National Music Council of the United States Presents Progressive Rock Icon, Creators’ Rights Activist and Music Educator David Lowery with the Prestigious American Eagle Award for 2022

American eagle awards

Los Angeles, California, June 8, 2022 – On June 2, the National Music Council of the United States presented progressive rock icon, creators’ rights activist and music educator David Lowery with its 2022 American Eagle Award.  NMC is the Congressionally chartered umbrella organization representing virtually all of the most active music industry groups in America, and has bestowed the highly prestigious award just 38 times in its over eight decades of existence.

Mr. Lowery joined the highly exclusive list of music community luminaries to have previously been honored for their career-long histories of truly significant contributions to American musical culture, music education, and the protection and advancement of creators’ rights both in the United States and around the world.  Past honorees have included Steven Sondheim, Dizzy Gillespie, Quincy Jones, Herbie Hancock, Benny Goodman, Lionel Hampton, Dave Brubeck, Marian Anderson, Max Roach, Lena Horne, Vince Guaraldi, Roberta Peters, Odetta, Patti Smith, Kris Kristofferson, Sesame Street, and VH1’s “Save the Music” Foundation.

The Award ceremony, which took place at a packed gala dinner at the NAMM Summer 2022 convention in Anaheim, featured remarks by NMC Chair Charles Sanders, Songwriters Guild of America President Rick Carnes and NMC President James Weaver, and a rousing speech and performance by Lowery himself.  Focusing on the need to champion fair compensation for music creators and artists in the 21st century if musical culture is to continue to survive and grow, Lowery stated:

“The foundational myth of Silicon Valley is the garage startup that becomes a global brand.  Well, look at my own startup: Camper Van Beethoven. A few kids in a faded beach town start a band. With a small personal loan from a singing cowboy-true story- we made a record and went from the attic to competing on a global scale in a few short years.

In the 80’s and 90s, this story was replicated, to different degrees, by hundreds of indie rock bands all across the United States. And this story is not unique to the US or rock music.…If Silicon Valley is widely hailed for its entrepreneurial energy and innovation shouldn’t artists and bands also be praised and seen in the same light?  We are certainly as creative.  We generate jobs and substantial economic activity. Some political scientists even think it was really American Pop Music that ended the cold war.  It has always seemed like something worth protecting to me.”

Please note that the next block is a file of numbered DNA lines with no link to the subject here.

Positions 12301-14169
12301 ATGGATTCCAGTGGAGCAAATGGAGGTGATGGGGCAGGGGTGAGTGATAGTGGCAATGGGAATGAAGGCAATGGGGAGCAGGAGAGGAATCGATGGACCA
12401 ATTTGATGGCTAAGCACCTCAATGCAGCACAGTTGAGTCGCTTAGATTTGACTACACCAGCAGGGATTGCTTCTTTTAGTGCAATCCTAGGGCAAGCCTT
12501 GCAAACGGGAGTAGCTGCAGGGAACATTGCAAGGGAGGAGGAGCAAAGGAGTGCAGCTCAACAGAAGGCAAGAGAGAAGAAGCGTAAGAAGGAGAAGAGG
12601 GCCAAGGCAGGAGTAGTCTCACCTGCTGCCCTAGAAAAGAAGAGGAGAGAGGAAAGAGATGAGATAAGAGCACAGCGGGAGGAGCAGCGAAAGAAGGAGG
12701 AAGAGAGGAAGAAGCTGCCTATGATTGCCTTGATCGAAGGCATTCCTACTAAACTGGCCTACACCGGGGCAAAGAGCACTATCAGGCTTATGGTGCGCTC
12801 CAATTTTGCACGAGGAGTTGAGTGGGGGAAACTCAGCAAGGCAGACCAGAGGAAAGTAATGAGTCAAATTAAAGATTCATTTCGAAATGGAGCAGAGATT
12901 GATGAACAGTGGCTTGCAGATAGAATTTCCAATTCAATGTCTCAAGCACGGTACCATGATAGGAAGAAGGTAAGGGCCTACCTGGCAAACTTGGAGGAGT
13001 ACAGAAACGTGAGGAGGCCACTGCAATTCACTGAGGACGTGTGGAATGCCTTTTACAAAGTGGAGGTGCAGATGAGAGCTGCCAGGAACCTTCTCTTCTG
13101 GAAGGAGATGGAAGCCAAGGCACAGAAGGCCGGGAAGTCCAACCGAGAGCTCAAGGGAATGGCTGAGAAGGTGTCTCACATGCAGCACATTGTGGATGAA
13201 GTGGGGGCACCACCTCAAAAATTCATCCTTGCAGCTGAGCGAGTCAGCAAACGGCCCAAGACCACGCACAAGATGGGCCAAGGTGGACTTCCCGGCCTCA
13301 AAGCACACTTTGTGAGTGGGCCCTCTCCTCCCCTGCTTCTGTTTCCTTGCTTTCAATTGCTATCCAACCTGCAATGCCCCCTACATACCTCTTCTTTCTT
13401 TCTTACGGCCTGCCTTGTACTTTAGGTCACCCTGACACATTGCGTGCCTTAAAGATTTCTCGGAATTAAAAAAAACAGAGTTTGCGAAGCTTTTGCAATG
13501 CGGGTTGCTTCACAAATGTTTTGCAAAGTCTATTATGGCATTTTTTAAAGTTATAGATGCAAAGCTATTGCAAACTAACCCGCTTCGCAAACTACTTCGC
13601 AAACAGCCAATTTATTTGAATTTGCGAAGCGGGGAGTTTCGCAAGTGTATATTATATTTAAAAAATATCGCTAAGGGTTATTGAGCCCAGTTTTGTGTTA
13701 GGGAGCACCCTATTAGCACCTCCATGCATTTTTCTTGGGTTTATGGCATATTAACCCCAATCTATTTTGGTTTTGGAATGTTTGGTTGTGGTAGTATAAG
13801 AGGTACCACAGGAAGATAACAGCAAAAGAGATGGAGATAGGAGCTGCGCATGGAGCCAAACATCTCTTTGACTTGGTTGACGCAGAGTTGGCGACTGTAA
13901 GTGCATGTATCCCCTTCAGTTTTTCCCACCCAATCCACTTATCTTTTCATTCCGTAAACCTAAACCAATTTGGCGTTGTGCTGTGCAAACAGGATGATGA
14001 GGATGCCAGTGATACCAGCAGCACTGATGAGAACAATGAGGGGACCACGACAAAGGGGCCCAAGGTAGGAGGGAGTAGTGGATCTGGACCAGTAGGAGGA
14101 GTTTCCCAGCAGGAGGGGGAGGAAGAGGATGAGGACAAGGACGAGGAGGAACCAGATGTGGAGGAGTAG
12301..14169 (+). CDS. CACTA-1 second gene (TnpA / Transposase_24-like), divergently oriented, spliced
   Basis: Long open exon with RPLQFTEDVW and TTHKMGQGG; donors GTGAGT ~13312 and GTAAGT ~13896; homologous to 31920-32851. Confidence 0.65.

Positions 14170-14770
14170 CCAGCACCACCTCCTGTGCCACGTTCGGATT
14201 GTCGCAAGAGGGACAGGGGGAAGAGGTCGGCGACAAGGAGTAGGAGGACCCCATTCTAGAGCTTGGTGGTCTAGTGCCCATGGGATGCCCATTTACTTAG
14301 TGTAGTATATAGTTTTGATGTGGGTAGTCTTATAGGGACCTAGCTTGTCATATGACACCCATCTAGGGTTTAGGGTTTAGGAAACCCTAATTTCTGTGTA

Lowery concluded his remarks by performing his first, satirical hit, “Take the Skinheads Bowling,” which prompted a standing ovation from the appreciative audience of industry professionals and fellow creators.  “Keep fighting for your rights,” he told the crowd.  “You are truly on the right side of history.”

David Lowery’s storied career began while studying mathematics and computer science at the University of California Santa Cruz in the early 1980’s.  It was there that he founded the critically acclaimed ensemble Camper Van Beethoven, and the associated record label Pitch-a-Tent Records.  With these two initiatives, Lowery played a prominent role in launching the global Indie Rock movement.  In 1991, he moved on to the ensemble Cracker, which produced three top ten alternative/rock radio tracks and three platinum albums.  During that period, he also produced a variety of recording artists, including albums for critically acclaimed and commercially successful bands such as The Counting Crows, LP and Sparklehorse.

Today, Lowery continues to be an active songwriter, recording artist, university professor, author and entrepreneur.  He likewise remains dedicated not only to tirelessly fighting for music rights (he organized the class action lawsuit for copyright infringement against Spotify nearly a decade ago), but also to demonstrating to creators that entrepreneurial alternatives to Silicon Valley-based music distribution of music are available to counter the current, grossly unfair payment practices of the tech giants.